WASHINGTON, Dec.2 (Reuters) – China will reduce travel approval time for US business executives to a maximum of 10 days, its ambassador to the United States said Thursday, promising to “listen” to concerns by companies.
Qin Gang, who arrived in the United States in July, told a dinner hosted by the China-US Business Council that Beijing will also work to make COVID-19 testing more convenient and allow executives to work. during quarantine.
Qin said Beijing is adopting President Xi Jinping’s directive on upgrading “expedited” travel arrangements, a response to US concerns about resuming business travel announced after Xi met with the US president. Joe Biden last month.
“With the improved arrangement, the time required for travel approval will be shorter, no more than 10 working days,” he said.
Qin said Beijing would share its specific work plan “very soon” with the US Centers for Disease Control.
He said Beijing is committed to implementing the spirit of Xi and Biden’s recent virtual summit and injecting “more positive energy into our relationship.”
Qin called for enhanced cooperation in the manufacturing, financial services and energy sectors.
He also reiterated Beijing’s call for Washington to abolish additional tariffs imposed on Chinese products by the administration of former President Donald Trump.
Marc Allen, director of strategy at Boeing Co (BA.N), welcomed the announcement of expedited travel and a separate decision by the Chinese aviation authority to issue an airworthiness directive on the Boeing 737 MAX, which will pave the way for the model returned to service in China after more than 2-1 / 2 years. Read more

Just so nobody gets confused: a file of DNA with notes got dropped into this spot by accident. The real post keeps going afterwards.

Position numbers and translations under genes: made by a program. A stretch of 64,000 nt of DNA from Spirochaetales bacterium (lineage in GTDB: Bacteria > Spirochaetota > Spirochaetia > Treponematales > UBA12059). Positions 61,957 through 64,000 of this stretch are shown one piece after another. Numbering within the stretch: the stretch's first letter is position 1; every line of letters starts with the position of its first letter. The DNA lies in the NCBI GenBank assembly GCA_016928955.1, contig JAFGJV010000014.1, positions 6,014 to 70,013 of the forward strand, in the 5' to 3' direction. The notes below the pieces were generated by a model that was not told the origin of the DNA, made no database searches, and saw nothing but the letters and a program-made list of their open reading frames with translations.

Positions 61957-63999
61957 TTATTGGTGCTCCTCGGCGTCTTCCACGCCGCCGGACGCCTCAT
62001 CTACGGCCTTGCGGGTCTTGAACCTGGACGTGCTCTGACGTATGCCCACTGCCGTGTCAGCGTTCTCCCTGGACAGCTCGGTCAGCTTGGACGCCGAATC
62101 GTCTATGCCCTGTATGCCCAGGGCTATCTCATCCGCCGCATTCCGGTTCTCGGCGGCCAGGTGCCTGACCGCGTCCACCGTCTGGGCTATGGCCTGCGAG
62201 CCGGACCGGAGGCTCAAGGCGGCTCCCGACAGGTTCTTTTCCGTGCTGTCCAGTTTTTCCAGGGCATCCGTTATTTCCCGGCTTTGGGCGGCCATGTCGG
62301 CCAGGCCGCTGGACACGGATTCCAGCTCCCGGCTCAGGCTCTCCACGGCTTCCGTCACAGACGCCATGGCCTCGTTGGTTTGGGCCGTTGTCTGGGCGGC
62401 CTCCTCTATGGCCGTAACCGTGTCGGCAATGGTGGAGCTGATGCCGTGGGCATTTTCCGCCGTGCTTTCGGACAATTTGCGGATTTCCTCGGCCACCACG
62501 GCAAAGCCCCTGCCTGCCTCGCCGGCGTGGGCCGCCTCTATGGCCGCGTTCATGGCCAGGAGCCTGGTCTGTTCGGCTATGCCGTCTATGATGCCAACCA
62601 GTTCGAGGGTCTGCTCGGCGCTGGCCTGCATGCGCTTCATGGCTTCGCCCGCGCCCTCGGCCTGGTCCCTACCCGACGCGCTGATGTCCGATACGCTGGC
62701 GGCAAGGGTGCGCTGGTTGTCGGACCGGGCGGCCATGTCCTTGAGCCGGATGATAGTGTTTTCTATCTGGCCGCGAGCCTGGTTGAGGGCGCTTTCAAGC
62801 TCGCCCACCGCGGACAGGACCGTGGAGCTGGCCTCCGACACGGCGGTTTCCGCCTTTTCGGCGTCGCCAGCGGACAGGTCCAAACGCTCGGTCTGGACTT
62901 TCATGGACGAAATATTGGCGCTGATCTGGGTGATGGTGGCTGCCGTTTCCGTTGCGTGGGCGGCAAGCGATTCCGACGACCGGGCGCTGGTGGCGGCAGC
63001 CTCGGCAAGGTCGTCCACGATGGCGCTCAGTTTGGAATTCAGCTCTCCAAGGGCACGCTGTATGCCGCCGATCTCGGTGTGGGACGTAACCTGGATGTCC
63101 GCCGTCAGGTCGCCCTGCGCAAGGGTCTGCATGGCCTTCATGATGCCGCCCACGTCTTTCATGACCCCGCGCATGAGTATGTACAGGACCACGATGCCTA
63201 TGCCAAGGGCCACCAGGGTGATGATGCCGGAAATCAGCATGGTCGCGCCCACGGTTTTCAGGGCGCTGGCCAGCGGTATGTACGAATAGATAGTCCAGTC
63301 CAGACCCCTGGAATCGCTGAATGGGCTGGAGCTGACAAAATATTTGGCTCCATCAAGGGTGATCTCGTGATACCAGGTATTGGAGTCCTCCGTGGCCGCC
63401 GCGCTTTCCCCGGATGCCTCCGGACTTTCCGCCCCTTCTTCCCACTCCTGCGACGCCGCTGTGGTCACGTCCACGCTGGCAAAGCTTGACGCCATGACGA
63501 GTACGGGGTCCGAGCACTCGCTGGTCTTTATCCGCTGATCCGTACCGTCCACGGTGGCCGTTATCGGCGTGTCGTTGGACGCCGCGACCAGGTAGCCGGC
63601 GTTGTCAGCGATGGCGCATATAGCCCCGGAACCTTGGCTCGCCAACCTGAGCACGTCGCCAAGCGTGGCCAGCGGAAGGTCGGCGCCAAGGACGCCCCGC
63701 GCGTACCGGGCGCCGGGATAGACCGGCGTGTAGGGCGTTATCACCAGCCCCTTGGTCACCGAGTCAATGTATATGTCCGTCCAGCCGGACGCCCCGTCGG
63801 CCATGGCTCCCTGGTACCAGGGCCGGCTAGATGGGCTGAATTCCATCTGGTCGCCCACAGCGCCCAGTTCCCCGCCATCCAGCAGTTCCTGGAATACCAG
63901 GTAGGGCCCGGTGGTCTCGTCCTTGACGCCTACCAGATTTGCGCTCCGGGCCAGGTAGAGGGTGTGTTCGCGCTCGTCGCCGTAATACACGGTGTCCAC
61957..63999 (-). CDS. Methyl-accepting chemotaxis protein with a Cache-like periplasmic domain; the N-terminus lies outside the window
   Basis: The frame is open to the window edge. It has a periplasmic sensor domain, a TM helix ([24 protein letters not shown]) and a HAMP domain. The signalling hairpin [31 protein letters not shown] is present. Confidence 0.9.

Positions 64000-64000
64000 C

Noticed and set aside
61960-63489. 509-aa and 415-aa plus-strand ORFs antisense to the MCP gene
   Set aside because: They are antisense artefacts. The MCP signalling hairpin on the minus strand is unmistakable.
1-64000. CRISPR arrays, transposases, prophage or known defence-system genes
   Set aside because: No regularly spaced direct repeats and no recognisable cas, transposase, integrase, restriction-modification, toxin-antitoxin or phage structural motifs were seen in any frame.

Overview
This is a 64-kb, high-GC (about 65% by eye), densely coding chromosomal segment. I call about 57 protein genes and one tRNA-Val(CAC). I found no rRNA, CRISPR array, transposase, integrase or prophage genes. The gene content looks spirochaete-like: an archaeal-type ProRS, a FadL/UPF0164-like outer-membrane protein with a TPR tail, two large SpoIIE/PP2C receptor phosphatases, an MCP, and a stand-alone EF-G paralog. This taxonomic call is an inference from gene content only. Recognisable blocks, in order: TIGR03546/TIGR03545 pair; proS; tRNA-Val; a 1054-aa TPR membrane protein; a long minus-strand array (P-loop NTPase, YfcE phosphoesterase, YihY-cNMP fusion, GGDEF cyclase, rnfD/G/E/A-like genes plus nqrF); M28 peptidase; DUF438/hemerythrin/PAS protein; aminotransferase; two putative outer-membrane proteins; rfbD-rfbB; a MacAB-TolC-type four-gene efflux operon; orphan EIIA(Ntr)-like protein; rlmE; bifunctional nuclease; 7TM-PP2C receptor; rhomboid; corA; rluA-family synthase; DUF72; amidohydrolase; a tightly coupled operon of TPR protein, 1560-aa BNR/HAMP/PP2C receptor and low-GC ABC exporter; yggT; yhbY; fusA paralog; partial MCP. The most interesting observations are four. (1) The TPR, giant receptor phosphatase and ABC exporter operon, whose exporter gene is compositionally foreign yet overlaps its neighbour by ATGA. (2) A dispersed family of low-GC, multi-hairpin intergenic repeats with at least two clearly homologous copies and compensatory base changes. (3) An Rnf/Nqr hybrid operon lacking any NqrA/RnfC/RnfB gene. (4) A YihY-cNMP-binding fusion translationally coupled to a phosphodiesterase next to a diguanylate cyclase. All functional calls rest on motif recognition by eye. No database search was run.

At the same meeting, US Under Secretary of State for Economic Growth, Energy and the Environment Jose Fernandez reiterated a litany of US complaints about China’s business practices and highlighted the need for a level playing field for US business.
He reiterated the US concerns about human rights, including alleged forced labor, in China’s Xinjiang region and highlighted the US government’s warnings to companies about the risks of operating in Hong Kong.
He told business leaders operating in China that they should keep in mind that they are “not bystanders in the larger economic and strategic relationship.”
“Above all, be aware of how your activities may affect US national security and the core values we hold dear,” he said.
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